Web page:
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Colbert v. District of Columbia

United States District Court, District of Columbia

June 25, 2015

KATINA COLBERT, et al., Plaintiffs,
v.
DISTRICT OF COLUMBIA, et al., Defendants.

OPINION

ROSEMARY M. COLLYER, District Judge.

Plaintiff Jacqueline Colbert brought this suit in her individual capacity, as next friend of her intellectually disabled adult daughter Katina Colbert (K.C.), and as personal representative of the Estate of T.C., K.C.'s deceased infant child. While she allegedly is unable to consent to sexual activity, K.C. became pregnant while residing in a group home for disabled adults. The group home was operated by Total Care Services, under contract with the District of Columbia. With little or no prenatal care, K.C. gave birth to a daughter, T.C. T.C. had significant medical problems and died when she was just over a year old. Based on an alleged violation of K.C.'s constitutional rights as well as numerous other grounds, Jacqueline Colbert seeks damages from Total Care and the District of Columbia.

On January 12, 2015, the Court dismissed, inter alia, Ms. Colbert's claim under the Rehabilitation Act, 29 U.S.C. § 794(a), for failure to state a claim. Ms. Colbert now moves for reconsideration and reinstatement of the Rehabilitation Act claim. As explained below, the motion for reconsideration will be denied.

I. FACTS

In September 2008, K.C. was 31 years old and living in an emergency shelter for the homeless in the District of Columbia. Am. Compl. [Dkt. 29] ¶ 87. She had three small children who were in the custody of D.C. Child and Family Services. Id. For reasons that are unexplained, K.C. was hospitalized and referred for a psychological assessment. Id. Dr. Tonya Lockwood, a licensed psychologist, conducted the assessment. Dr. Lockwood determined that K.C. had an IQ of 53; that she functioned "within the moderate range of mental retardation cognitively and adaptively;"[1] that she needed "medical and psychiatric stabilization;" that she needed to be referred to a neurologist to "rule out... dementia;" that she suffered from "symptoms of Post Traumatic Stress Disorder;" and that she had "symptoms of depression as well as grief related to the loss of her children and her own mortality." Surreply [Dkt. 51], Ex. 2 (Lockwood Report) at 1, 8.[2] Dr. Lockwood determined that K.C. was "unable to make independent decisions with regard[] to her finances, medical treatment, housing, habilitation, and life planning, " and recommended "emergency residential placement in a community residential facility with on-site medical support as well as 24-hour supervision." Id. at 8. Soon thereafter, K.C. moved into a group home operated by Total Care, under contract with the District. It is unclear whether K.C. was voluntarily or involuntarily committed to the custody of the District of Columbia.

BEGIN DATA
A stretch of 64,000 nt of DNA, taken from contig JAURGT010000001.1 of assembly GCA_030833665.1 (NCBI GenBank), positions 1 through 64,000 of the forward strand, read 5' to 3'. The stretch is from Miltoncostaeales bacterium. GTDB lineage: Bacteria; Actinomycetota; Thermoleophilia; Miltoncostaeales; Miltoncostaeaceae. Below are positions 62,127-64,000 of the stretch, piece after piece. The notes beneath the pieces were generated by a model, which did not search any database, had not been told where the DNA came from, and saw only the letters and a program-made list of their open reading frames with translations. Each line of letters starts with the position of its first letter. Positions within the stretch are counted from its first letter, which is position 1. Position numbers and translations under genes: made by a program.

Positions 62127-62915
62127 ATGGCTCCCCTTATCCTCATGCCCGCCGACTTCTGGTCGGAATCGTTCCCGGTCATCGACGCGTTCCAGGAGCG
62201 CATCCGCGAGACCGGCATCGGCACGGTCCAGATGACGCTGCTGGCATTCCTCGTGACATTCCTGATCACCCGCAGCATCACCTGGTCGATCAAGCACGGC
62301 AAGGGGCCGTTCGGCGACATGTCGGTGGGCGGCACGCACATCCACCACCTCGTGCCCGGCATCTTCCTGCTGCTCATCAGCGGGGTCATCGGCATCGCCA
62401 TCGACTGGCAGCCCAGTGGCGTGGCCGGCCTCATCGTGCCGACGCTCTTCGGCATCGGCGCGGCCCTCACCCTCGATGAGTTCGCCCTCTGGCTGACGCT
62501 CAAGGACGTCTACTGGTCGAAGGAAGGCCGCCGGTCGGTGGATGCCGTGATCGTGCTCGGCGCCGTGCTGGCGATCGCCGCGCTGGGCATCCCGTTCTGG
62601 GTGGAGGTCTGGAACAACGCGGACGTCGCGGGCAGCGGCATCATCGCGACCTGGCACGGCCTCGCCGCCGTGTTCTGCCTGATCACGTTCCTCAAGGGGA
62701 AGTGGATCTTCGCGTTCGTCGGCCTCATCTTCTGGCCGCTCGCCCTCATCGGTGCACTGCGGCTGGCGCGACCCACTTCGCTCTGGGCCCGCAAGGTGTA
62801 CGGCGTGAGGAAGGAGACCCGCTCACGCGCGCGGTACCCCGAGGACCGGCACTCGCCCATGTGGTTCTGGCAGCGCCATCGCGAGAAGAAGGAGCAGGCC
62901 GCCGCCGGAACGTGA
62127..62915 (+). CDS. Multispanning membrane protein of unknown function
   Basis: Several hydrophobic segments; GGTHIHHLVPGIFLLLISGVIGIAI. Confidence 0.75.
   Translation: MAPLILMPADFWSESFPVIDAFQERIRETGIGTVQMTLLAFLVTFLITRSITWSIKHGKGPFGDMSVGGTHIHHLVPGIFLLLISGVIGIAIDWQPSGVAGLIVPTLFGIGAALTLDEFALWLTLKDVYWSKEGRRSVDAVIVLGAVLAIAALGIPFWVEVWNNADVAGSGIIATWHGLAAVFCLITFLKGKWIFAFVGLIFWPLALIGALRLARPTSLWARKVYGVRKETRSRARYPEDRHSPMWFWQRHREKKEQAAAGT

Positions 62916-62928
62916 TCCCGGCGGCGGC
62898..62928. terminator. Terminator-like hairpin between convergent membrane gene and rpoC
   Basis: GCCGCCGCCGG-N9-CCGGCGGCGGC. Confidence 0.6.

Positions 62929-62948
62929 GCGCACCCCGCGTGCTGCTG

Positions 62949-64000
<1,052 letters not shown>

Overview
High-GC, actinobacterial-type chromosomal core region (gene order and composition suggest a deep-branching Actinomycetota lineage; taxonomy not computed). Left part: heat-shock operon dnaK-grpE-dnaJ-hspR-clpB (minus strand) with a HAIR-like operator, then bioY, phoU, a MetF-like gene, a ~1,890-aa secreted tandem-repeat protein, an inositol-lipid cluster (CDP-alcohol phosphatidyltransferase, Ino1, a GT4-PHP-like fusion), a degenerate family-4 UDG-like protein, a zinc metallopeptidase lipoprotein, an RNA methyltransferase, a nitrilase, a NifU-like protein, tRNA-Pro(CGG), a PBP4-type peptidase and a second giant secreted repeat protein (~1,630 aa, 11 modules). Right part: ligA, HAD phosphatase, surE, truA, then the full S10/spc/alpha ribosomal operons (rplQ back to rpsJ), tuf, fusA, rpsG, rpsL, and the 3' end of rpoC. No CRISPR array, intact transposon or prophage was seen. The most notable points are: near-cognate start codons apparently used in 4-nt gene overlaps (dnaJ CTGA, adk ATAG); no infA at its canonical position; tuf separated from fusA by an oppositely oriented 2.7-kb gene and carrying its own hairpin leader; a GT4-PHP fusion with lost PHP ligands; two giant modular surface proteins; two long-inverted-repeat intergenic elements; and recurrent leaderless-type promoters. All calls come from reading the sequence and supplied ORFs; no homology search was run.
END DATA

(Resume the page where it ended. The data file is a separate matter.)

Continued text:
Due to K.C.'s "retardation and low developmental age, " Ms. Colbert alleges that K.C. was and is incapable of consenting to sexual activity. Id. ¶ 11. Even so, K.C. became pregnant and delivered T.C. on April 3, 2011. K.C. and Ms. Colbert shared joint legal custody of T.C., and Ms. Colbert was awarded sole physical custody.[3] Id. ¶¶ 3, 5, 21. T.C. was born with medical conditions that required surgery, hospitalization, and medical care; T.C. died on April 18, 2012. Id. ¶¶ 17, 54.

Ms. Colbert, for herself, on behalf of K.C., and on behalf of the Estate of T.C., filed a fifteen count Amended Complaint. The Counts are asserted against both the District of Columbia and Total Care, unless otherwise noted:

Count I-Negligence;
Count II-Wrongful Birth;
Count III-Breach of Fiduciary Duty arising from special relationship;
Count IV-Negligent Infliction of Emotional Distress;
Count V- Intentional Infliction of Emotional Distress;
Count VI-Wrongful Death;
Count VII-Survival Act;
Count VIII-Violation of D.C. Code § 44-504(a)(3) and (4) (negligence per se) (against Total Care);
Count IX-Violation of D.C. Code §§ 7-1301.02 et seq. and 7-1305.14 (right to care of persons with intellectual disabilities);